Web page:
Author Topic: The Singularity: An Appraisal  (Read 6146 times)

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The Singularity: An Appraisal
« on: 17-02-2010, 15:45:48 »
Alastair Reynolds
Karl Schroeder
Charles Stross
Vernor Vinge

Arguably the idea of the Singularity — a period where change happens so quickly that life afterwards is incomprehensible to people who lived before it — is one of the few entirely fresh ideas in SF in the last forty years.  Perhaps it is time for an appraisal. Has the idea of the Singularity been a good thing for SF, providing fresh ideas and stimulating great writing or has the notion that the comprehensibility of the future has a sharp (and near-term) limit diminished possibilities?  Has it been a good thing for *your* writing?  How about the Singularity in reality — after twenty years does it look more or less plausible that it is lurking in our own real-world future?  Discuss the interplay between the idea of the Singularity in SF and actual scientific research.  Where are the really exotic ideas coming from?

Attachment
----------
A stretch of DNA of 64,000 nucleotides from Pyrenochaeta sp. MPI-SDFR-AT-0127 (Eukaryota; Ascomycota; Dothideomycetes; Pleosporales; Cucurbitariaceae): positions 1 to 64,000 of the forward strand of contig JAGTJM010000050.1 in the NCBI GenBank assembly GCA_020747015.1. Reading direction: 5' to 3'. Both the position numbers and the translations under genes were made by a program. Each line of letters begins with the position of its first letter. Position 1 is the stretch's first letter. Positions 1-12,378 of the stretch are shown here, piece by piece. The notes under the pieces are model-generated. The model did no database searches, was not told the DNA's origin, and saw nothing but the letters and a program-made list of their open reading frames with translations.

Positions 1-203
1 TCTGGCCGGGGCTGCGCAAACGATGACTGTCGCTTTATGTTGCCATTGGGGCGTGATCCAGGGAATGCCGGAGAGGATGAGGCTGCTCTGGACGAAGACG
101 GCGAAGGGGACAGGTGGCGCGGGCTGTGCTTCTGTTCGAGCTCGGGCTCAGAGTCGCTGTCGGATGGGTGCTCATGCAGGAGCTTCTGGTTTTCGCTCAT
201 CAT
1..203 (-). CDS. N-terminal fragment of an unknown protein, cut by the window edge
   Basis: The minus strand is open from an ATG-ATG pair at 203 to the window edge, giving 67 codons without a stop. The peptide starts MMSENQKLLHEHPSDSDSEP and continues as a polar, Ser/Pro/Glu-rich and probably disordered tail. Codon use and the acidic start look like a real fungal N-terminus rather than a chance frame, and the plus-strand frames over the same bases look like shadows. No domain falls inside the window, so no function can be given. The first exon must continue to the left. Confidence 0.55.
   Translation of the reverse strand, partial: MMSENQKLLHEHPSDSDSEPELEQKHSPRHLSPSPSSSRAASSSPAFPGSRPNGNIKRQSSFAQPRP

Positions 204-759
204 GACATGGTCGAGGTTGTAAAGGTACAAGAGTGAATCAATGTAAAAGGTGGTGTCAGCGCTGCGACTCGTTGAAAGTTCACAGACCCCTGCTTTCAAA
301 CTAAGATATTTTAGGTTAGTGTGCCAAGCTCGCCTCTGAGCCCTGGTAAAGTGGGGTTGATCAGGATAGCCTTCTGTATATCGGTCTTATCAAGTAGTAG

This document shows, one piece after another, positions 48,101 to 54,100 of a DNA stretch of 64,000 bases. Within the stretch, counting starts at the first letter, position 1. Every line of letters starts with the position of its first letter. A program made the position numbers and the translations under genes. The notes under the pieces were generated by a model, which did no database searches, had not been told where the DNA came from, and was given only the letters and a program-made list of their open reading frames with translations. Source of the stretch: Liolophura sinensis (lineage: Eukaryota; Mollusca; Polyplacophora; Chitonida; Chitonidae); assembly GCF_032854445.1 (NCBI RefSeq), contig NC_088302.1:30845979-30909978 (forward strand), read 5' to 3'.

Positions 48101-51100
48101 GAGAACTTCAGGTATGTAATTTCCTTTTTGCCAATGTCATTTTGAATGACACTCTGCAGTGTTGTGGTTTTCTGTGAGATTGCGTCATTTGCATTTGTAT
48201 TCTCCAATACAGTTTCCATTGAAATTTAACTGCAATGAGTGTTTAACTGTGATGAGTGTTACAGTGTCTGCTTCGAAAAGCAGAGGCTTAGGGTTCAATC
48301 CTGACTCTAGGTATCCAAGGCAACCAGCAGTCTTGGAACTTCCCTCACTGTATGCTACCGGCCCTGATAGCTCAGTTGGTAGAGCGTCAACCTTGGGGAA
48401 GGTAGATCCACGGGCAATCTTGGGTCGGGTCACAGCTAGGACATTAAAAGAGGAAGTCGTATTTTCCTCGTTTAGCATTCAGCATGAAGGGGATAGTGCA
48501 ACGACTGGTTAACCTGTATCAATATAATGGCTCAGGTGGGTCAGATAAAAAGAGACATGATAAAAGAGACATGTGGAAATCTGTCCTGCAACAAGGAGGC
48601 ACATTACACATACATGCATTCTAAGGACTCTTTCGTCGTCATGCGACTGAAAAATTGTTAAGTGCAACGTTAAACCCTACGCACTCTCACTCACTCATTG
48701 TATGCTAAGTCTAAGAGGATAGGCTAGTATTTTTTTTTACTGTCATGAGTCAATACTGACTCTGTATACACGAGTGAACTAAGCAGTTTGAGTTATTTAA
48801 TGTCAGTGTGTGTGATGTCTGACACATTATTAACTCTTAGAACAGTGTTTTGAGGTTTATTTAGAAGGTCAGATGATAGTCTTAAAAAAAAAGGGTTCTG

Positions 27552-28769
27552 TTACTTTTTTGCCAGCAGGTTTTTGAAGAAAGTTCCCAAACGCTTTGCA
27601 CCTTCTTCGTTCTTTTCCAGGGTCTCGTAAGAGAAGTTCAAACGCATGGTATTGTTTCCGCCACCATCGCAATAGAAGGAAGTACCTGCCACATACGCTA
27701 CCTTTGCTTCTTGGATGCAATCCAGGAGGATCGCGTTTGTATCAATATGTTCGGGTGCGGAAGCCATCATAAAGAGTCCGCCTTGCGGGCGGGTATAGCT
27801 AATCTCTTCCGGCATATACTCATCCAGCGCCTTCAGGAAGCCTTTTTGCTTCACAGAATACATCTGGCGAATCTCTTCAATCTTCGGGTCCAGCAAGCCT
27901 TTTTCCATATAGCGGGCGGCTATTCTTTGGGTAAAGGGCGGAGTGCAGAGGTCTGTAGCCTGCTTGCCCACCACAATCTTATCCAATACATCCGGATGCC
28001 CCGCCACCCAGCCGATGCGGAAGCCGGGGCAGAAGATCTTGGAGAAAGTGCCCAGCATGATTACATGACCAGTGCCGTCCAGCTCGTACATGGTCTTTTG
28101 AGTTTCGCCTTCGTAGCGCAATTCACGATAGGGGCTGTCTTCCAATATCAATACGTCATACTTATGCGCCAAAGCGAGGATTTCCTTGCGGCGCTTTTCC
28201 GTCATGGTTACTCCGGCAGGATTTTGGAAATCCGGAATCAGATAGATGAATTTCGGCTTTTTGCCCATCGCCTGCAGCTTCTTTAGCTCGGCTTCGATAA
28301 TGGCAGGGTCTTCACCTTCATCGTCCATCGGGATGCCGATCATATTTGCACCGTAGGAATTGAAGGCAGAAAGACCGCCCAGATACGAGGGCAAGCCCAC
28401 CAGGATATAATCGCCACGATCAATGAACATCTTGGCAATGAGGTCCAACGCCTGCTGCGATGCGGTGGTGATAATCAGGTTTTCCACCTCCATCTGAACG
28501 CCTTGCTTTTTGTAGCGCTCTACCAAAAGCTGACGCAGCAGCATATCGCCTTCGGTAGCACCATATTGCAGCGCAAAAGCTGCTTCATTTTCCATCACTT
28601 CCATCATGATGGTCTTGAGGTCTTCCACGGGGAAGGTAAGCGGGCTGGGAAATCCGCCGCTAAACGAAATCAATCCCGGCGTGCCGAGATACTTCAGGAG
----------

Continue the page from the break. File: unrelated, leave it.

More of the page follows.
Why shouldn't things be largely absurd, futile, and transitory? They are so, and we are so, and they and we go very well together.